Tag Archives: educational

Inventors of the Golden Age (Just like) by Umm Laith and Muhammad Khaider Syafei (Proud Little Muslims)

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Inventors of the Golden Age (Just like) by Umm Laith and Muhammad Khaider Syafei (Proud Little Muslims)

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Usually when you purchase a personalized book, the charm is that you get to see a name of your choosing in the story, and that you can make the main character look a certain way.  So imagine my surprise when this book arrived, and yeah sure my son’s name and likeness was included, but the story and information contained was also really well done and engaging.  This book, even without the personalization, is a solid story highlighting Fatima al-Fihri, Abbas ibn Firnas, al-Zahrawi, al-Idrisi, and their skills of generosity, persistence, kindness, and adventure as they shaped the world as we know it.

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The fourth wall is broken as the book speaks to the reader encouraging them to come on an adventure in to the Golden Age.  A time when scientists, engineers, explorers, doctors, and astronomers were making remarkable advancements.

The first stop is Morocco to learn about Fatima al-Fihri and how she established the first university.  Her generosity in building and creating a place of Islam and learning is what set her apart and made her so remarkable.  It is then on to Abbas ibn-Firnas in Spain and his attempts at flying.  He failed often, but his mistakes helped him as he persisted and continued to learn and understand and make flight of humans possible.

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Al-Zahrawi, the surgeon, is who is detailed next, as his knowledge, skill, and inventions he made are still used today.  His regard for his patients fear and nerves and his kindness is what the book stresses before moving on to the mapmaker al-Idrisi.  Al-Idrisi was adventurous as he traveled the world making his maps and switching the poles.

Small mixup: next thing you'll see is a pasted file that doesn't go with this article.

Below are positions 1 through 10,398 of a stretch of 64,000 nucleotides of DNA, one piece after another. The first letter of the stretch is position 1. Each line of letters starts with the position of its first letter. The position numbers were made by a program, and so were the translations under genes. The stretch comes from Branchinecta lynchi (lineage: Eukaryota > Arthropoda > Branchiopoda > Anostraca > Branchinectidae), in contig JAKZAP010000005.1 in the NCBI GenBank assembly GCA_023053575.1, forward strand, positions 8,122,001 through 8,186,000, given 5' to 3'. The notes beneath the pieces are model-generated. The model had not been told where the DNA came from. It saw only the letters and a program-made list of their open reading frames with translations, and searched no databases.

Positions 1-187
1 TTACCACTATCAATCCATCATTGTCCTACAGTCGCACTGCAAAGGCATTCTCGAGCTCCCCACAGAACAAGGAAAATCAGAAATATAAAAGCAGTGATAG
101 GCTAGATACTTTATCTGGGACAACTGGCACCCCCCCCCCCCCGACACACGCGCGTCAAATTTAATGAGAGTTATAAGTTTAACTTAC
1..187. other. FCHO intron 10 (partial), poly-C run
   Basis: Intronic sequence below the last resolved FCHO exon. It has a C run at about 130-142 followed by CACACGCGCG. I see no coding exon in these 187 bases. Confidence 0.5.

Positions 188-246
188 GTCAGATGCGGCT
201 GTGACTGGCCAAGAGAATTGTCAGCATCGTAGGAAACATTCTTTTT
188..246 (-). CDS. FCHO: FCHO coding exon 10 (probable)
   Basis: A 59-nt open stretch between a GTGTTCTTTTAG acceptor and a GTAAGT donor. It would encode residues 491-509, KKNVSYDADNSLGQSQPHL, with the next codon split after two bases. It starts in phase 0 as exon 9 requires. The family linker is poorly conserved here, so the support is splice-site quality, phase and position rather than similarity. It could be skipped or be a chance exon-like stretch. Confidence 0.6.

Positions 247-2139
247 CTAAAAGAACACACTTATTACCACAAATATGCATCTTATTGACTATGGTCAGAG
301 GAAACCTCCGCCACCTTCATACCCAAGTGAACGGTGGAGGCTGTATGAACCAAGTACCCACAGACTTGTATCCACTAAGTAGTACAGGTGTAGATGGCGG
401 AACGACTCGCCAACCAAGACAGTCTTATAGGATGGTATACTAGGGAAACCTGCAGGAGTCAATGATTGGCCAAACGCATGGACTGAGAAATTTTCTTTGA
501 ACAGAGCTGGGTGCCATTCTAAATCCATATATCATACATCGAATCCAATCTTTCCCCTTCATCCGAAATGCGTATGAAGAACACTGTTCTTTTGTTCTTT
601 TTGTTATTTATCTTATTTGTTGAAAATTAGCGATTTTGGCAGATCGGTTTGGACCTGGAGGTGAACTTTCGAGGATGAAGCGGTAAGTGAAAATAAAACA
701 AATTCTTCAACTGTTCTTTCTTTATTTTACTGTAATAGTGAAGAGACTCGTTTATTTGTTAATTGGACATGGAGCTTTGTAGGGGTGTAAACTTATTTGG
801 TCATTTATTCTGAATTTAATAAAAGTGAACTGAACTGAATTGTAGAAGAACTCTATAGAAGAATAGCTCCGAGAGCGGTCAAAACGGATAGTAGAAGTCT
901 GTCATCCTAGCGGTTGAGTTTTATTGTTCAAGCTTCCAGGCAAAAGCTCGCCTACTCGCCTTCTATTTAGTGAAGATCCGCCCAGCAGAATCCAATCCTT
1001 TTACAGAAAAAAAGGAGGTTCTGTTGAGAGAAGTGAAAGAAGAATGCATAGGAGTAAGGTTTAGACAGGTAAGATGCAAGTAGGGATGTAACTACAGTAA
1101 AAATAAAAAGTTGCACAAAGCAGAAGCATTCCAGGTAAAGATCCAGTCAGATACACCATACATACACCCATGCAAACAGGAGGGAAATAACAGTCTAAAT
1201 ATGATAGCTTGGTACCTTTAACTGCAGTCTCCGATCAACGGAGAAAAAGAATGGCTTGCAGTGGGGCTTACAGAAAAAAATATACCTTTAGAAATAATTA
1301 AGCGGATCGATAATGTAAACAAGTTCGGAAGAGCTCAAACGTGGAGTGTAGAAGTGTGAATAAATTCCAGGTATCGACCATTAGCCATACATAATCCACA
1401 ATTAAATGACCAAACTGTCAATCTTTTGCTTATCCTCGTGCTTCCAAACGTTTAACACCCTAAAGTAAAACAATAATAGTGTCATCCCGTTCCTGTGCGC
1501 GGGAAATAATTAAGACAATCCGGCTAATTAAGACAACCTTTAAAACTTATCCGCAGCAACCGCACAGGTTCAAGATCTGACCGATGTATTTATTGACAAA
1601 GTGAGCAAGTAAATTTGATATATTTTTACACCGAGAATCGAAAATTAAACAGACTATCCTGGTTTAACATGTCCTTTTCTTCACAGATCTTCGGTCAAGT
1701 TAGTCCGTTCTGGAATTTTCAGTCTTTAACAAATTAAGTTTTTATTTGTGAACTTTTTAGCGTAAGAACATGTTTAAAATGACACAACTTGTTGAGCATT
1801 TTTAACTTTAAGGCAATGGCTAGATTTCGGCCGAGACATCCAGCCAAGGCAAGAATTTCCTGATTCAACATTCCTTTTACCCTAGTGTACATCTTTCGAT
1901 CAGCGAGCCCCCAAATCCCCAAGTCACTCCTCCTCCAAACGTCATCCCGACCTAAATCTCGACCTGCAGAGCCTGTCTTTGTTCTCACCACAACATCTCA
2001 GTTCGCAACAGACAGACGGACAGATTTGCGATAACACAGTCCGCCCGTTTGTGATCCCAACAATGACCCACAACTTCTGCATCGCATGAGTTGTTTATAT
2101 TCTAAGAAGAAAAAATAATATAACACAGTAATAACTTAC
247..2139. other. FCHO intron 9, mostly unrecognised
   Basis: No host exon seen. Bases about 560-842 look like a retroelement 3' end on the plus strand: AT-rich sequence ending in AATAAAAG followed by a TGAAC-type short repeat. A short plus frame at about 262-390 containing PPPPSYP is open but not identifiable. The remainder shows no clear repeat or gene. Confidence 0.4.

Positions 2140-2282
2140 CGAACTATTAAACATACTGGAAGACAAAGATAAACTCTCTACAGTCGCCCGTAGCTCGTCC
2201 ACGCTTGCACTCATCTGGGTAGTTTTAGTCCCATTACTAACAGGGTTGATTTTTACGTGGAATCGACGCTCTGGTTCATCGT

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The book then focuses on the reader encouraging them to be generous and adventurous, kind and persistent, in making the future better like those mentioned from the past.

The book is horizontal, the pages thick, the faceless illustrations warm and detailed and the rhyming text flowing and appropriate for preschool aged children and up.

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Lala Comics: The Hilarious encounters of a Muslim Woman Learning Her Religion by Umm Sulayman

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Lala Comics: The Hilarious encounters of a Muslim Woman Learning Her Religion by Umm Sulayman

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A mix of information and entertainment, this 124 page comic book is divided into thematic sections which further break down in to mini-episodes or comic strips that feature a situation, an Islamic advice often based on a Hadeeth or Quranic ayat that is noted, and a misinterpretation taken to a comical extreme. The book is a great way to remind ourselves and children, middle grades and up, aspects of our faith that we might know, or introduce us to specifics that we should know, by showing the concept in exaggerated action. Because the examples are relatable and come from everyday life, the humor is that much more enjoyable, and as a result makes the “lessons” that much more memorable.